The Alaska House of Representatives Thursday finished working through the 87 amendments submitted to the state’s operating budget bill, and will hold a vote on the bill as amended on Saturday.
Just before 5 p.m. Thursday, lawmakers had worked their way through all 87 amendments submitted to the budget bill — though many of those were not offered or tabled — and recessed until 6:15 p.m. to debate amendments on the state’s mental health budget bill, which had only one amendment submitted.
House Majority Coalition spokesperson Joe Plesha said a vote on the bill itself would be held on Saturday.
Only six amendments of the 87 submitted were eventually adopted. Amendments approved Thursday included bonuses for public defenders, increased payments for jurors, funds to the Department of Natural Resources and a removal of funds for the Department of Law to pay fines incurred by Gov. Mike Dunleavy for the illegal firing of two doctors from the Alaska Psychiatric Institute. Wasilla Republican Reps. David Eastman and Chris Kurka joined with members of the Majority in voting for that amendment.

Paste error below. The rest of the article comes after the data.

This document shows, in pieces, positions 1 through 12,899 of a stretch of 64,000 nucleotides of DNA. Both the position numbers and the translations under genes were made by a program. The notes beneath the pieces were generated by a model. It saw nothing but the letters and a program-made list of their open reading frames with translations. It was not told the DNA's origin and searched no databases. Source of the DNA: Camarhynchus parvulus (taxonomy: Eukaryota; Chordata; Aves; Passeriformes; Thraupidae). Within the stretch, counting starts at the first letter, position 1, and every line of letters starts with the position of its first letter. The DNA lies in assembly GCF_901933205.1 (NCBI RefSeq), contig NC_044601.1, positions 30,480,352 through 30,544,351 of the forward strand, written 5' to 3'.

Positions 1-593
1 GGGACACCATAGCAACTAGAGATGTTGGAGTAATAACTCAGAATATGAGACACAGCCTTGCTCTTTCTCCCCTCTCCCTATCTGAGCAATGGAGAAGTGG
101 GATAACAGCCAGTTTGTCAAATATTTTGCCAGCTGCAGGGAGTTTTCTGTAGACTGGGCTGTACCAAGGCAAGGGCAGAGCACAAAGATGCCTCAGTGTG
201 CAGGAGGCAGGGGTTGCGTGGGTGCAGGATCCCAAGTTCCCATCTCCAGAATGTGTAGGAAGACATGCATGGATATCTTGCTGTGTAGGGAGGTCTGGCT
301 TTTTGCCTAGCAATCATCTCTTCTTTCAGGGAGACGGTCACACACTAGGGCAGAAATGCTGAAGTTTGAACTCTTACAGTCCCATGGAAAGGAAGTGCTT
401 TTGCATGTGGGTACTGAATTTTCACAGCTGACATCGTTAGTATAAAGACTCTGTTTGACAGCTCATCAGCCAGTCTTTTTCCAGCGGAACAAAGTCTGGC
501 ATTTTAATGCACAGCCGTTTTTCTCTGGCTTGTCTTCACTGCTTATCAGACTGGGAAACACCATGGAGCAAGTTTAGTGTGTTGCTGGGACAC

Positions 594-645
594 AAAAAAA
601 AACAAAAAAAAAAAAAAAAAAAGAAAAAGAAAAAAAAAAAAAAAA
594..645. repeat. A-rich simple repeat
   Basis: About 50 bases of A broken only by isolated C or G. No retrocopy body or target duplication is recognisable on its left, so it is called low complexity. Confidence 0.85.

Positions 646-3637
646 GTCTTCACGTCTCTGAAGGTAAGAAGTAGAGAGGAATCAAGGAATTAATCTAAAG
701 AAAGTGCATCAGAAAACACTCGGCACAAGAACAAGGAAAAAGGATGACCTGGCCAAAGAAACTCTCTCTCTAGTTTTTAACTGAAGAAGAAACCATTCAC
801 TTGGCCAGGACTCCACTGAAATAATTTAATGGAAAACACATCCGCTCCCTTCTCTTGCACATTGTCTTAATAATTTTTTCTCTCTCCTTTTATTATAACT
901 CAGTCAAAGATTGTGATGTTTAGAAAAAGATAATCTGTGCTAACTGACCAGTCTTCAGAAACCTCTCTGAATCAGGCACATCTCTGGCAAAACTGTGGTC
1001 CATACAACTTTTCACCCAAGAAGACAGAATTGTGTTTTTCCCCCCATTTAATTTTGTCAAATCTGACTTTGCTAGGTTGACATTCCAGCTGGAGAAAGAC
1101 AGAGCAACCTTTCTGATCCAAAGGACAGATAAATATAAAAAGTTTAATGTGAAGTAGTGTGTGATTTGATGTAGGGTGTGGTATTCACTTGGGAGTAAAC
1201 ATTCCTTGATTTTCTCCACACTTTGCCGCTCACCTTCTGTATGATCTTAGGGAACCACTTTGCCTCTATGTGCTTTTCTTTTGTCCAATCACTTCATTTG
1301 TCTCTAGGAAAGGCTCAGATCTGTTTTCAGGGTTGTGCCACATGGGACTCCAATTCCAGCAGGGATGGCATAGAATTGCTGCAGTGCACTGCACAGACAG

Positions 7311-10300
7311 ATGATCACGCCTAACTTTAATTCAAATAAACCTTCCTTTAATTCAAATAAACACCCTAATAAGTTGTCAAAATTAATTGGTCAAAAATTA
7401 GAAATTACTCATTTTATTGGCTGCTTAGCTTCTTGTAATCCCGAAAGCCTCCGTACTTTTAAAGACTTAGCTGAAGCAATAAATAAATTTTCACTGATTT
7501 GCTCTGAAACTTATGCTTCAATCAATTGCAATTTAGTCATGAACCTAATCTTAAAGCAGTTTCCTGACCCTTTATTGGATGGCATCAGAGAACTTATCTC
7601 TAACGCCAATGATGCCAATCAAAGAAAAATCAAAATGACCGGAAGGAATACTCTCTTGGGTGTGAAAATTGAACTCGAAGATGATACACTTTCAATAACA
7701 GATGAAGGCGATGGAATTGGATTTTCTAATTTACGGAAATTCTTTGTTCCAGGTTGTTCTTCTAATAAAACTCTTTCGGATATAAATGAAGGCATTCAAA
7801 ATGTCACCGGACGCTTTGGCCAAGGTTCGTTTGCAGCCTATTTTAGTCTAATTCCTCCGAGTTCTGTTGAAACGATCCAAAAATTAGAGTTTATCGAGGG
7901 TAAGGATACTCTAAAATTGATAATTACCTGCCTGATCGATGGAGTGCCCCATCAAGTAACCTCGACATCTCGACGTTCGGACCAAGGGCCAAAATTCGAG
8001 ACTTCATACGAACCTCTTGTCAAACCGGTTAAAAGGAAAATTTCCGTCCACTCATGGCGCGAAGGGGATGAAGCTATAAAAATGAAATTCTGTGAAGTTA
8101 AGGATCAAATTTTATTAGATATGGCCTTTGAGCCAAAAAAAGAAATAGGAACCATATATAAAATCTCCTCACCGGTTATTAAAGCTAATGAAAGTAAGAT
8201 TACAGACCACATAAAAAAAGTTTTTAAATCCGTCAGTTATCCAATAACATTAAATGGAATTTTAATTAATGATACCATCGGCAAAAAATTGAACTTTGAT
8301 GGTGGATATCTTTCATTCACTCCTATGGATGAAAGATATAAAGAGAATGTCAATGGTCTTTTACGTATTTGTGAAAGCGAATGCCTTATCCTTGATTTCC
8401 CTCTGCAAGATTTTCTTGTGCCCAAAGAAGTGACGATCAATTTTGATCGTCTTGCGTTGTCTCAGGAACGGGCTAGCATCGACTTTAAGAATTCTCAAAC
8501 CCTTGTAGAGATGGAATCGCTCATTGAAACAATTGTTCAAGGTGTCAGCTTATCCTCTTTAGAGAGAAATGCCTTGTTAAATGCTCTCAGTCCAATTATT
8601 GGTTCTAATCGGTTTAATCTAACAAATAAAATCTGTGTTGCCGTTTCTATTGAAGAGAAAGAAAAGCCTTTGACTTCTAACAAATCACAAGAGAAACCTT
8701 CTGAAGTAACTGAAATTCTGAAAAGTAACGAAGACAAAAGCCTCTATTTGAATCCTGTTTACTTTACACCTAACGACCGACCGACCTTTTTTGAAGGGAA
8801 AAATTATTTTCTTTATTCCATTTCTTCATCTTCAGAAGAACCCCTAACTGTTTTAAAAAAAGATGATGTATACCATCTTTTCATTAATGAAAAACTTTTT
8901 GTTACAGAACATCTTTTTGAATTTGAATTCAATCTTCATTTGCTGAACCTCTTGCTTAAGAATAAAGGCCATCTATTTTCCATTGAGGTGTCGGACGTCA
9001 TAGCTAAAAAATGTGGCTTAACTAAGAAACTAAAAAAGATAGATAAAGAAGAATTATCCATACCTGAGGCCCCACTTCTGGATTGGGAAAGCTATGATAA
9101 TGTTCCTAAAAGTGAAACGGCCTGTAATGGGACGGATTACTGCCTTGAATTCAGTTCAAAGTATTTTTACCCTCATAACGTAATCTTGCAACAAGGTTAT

Several amendment proposals from Eastman suggested transferring money from various state accounts to the Alaska Permanent Fund for the purpose of paying Permanent Fund dividends in line with the state’s statutory formula.
Another amendment from gubernatorial candidate Kurka would defund the position of chief medical officer for the state. Kurka has called for the firing of Alaska Chief Medical Officer Dr. Anne Zink.
Kurka said the position had served a purpose in the past, but “to many people in my district, there has been incalculable damage as of late.”
Rep. Kevin McCabe, R-Big Lake, said it was inappropriate for Kurka to make such an amendment while he was campaigning for governor.
“To me, the ethics are a little bit murky,” McCabe said.
The amendment was ultimately ruled out of order by a vote of 30-7.
When session began Thursday morning House members had already worked through 58 amendments over the previous days but had only approved two, including one that would prevent the state’s Medicaid program from funding abortions. Lawmakers have passed similar amendments in the past, but the Alaska Supreme Court has repeatedly found abortion is covered by the state constitution’s right to privacy.
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